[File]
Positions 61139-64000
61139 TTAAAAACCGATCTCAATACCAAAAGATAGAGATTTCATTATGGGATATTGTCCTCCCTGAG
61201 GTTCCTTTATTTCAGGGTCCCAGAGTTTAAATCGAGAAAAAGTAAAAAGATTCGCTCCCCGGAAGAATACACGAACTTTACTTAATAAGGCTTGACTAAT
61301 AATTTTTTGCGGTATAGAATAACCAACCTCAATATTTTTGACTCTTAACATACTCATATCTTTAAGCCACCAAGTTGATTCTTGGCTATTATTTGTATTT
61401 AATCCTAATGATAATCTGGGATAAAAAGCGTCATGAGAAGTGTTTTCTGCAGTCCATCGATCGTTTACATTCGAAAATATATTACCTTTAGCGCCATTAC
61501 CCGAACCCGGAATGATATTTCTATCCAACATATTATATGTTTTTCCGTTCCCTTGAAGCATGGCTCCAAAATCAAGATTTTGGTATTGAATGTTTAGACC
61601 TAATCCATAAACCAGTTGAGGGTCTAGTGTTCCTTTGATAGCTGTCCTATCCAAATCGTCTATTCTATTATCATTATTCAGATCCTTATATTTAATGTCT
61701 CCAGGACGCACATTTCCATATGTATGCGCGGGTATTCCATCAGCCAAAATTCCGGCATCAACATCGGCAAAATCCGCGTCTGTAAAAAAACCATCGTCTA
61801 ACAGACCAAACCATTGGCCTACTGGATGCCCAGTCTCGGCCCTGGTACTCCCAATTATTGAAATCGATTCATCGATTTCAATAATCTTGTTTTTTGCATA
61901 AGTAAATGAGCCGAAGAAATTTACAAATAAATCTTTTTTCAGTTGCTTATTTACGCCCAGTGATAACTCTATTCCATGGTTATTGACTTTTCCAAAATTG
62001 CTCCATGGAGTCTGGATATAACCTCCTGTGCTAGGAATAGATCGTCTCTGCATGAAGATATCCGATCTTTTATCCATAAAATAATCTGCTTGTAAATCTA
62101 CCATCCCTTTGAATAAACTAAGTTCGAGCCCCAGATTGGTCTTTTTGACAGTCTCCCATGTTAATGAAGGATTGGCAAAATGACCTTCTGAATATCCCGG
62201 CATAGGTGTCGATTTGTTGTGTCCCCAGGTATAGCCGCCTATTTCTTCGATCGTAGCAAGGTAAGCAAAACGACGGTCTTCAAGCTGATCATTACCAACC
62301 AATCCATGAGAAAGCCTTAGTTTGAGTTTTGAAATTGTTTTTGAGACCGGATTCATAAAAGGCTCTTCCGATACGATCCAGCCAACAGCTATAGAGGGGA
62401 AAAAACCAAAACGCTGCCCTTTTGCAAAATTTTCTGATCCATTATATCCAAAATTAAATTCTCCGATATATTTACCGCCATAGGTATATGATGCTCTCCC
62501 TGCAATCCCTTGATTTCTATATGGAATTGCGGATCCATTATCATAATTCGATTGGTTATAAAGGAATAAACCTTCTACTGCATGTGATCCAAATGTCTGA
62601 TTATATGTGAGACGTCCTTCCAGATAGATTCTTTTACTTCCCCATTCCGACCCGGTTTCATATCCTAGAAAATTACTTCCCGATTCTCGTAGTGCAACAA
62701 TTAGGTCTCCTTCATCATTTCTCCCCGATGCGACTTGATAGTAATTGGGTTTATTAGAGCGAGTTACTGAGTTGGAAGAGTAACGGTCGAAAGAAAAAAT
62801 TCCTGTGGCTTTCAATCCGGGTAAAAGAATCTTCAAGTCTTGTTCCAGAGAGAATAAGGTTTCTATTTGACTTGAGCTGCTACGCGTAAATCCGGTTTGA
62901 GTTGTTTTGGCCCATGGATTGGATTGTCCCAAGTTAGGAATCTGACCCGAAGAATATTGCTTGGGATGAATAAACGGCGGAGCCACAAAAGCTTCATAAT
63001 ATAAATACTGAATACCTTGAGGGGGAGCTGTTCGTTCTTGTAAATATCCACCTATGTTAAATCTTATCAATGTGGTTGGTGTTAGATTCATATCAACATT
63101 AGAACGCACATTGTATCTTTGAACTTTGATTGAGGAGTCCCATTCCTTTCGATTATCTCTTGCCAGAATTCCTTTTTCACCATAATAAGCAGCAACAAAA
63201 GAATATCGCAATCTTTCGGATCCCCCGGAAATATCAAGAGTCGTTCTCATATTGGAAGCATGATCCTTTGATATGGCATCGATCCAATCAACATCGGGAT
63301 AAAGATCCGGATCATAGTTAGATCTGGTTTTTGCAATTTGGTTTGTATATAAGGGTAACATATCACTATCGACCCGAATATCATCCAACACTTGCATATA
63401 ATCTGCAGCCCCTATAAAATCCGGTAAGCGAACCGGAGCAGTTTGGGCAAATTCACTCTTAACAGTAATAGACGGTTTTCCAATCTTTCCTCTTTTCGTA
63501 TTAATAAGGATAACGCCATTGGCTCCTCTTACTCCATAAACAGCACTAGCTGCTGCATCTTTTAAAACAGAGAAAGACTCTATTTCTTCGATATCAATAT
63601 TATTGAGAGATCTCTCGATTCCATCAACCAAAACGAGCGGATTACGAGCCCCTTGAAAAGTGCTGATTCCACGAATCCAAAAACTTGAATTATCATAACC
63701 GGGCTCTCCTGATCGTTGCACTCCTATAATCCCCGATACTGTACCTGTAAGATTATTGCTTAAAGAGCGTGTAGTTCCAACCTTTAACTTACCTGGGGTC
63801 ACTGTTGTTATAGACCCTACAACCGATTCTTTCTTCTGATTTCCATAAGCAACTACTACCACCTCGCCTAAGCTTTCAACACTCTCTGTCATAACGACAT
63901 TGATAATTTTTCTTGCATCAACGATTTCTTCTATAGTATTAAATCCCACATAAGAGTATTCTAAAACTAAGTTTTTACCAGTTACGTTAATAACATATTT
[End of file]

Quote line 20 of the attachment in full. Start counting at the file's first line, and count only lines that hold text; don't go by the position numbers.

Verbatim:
62901 GTTGTTTTGGCCCATGGATTGGATTGTCCCAAGTTAGGAATCTGACCCGAAGAATATTGCTTGGGATGAATAAACGGCGGAGCCACAAAAGCTTCATAAT